Bookstagram hypnotizes me. Photos of pretty books, photos of pretty books and pretty tea cups, photos of pretty bookshelves, photos of manicured hands holding pretty books… Pretty feminine.
And so I decided to color-coordinate my TBR.
“You won’t. You’re not fun,” said my cousin. She is fun when she’s not in rehab. And she curates the library’s Instagram account.
“I am fun.”
“You took a picture of the books in the library dumpster.”
“That’s fun undercover reporting!”
I am not posting a fun pic of the perfectly fine set of Encyclopedia Britannica I found in the dumpster. You know why? Because I am fun.
I yanked some matching books off my shelves, but everything in my photo looks rumpled. Julie Berry’s Y.A. novel, Lovely War, and Japanese novelist Minae Mizumura’s The Fall of Language in the Age of English, a book about English language dominance, obviously belong together. The colors!
I bought Julie Berry’s Lovely War, because Entertainment Weekly described it as “a retelling of the Aeneid.” In the first 65 pages, there are references to Homer and Hesiod but none to Virgil. (Perhaps the reviewer got her poems mixed up.) But the gods pull the strings in human relationships: the goddess Aphrodite, caught in flagrante delicto with Ares and “bagged like a chicken” by her husband Hephasetus, explains she is the source of love but never in love. And she tells the story of bringing together three musicians and a soldier during World War I.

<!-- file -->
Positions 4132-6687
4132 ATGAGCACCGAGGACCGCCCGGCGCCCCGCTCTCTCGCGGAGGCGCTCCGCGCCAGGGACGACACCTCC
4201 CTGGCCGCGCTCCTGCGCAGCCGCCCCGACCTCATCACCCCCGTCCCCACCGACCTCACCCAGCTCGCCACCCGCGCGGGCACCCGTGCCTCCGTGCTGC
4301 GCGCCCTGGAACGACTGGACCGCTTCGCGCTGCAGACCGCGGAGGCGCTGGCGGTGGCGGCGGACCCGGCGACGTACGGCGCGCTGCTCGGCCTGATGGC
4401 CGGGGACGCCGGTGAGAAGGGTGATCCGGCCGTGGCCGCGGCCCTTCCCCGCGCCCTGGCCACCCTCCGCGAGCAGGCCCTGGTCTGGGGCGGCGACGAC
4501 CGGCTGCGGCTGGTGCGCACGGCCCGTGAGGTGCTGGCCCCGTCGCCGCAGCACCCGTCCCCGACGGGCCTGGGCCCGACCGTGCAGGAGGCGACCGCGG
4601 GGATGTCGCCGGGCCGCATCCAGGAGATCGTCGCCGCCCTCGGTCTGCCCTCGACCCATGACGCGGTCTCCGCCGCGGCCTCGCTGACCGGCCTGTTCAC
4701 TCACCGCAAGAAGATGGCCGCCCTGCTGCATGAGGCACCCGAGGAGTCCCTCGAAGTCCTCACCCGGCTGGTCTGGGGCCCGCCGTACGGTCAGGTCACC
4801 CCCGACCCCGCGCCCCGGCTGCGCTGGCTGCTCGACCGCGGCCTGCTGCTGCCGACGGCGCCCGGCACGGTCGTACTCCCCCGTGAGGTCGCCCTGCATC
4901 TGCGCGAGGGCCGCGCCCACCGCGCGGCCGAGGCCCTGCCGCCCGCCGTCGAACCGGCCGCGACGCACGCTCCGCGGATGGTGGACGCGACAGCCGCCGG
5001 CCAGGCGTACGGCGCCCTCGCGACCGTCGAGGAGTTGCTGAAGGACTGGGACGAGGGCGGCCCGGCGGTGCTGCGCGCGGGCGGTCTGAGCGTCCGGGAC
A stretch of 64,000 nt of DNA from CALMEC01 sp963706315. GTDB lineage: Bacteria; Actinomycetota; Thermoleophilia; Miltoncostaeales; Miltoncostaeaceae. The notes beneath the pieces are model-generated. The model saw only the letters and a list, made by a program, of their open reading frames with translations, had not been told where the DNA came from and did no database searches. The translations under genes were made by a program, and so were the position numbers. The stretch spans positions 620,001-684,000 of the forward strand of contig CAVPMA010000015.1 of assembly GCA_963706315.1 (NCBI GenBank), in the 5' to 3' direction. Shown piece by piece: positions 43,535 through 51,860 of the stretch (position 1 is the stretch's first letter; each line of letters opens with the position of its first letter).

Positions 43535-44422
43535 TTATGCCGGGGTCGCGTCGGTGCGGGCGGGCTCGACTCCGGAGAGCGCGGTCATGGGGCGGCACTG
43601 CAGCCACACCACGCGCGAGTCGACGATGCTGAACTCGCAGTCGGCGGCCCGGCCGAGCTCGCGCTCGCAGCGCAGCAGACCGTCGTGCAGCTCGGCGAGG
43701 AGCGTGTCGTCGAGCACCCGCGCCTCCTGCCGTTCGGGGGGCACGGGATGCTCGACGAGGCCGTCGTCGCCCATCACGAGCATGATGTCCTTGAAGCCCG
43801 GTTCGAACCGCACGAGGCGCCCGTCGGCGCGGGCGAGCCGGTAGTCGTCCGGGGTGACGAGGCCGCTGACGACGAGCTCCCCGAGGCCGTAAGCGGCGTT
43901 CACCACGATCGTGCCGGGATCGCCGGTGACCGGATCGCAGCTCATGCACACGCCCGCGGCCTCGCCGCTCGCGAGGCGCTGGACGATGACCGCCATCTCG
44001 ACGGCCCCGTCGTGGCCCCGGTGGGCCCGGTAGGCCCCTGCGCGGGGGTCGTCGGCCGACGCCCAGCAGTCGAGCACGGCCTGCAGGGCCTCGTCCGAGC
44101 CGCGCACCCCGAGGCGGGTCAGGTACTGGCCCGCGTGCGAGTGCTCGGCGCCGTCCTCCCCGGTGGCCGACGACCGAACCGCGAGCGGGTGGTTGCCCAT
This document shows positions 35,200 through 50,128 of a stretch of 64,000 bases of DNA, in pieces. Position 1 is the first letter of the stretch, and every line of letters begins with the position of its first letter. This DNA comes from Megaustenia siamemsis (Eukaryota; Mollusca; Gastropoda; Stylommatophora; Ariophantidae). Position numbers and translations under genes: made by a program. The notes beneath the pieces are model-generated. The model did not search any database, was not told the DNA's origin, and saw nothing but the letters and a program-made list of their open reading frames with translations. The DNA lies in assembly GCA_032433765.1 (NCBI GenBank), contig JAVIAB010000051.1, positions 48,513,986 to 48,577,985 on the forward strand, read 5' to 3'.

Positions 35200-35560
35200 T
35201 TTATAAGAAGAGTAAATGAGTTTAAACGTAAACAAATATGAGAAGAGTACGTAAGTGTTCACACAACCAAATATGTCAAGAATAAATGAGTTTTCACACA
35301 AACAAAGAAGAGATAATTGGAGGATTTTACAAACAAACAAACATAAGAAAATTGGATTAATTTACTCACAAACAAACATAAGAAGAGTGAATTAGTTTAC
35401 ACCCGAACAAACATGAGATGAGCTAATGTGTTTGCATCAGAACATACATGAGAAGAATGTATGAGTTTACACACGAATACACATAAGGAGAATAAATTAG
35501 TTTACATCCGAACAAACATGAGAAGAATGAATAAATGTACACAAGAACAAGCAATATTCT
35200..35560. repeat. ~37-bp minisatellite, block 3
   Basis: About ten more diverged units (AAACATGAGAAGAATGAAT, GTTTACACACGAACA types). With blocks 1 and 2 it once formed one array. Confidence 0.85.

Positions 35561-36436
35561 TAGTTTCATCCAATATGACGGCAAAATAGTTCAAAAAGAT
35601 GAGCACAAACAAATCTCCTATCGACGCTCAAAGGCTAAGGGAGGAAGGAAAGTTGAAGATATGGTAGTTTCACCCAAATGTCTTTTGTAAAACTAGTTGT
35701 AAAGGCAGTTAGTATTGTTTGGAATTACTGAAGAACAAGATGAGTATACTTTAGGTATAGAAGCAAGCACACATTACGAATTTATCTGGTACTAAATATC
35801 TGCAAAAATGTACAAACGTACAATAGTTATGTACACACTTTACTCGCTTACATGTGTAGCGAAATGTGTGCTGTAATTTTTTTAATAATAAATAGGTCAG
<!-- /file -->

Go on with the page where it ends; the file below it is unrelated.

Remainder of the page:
Minae Mizumura is the author of one of my favorite books, A True Novel, a brilliant Japanese retelling of Wuthering Heights. Fandom is why I bought The Fall of Language in the Age of English. So far I am mesmerized by the essay “Under the Blue Sky of Iowa,” which revolves around her month in Iowa City on some kind of International Writers’ Workshop fellowship. I know Iowa City well, so would be fascinated even if it weren’t for her description sof the other international authors. And many are writing in languages with few readers.
I found more matching books on my shelves: the 19th-century novel Eve’s Ransom by George Gissing, an olive green Dover, and the muted brown 40th-Anniversary edition of Joy Williams’s novel The Changeling.
The N.B. column in the TLS recommended Eve’s Ransom. And I love Joy Williams’s short stories. You can read an excerpt from Karen Russell’s introduction to Williams’ novel The Changeling in The New Yorker.
The Instagram folks are skillful photographers!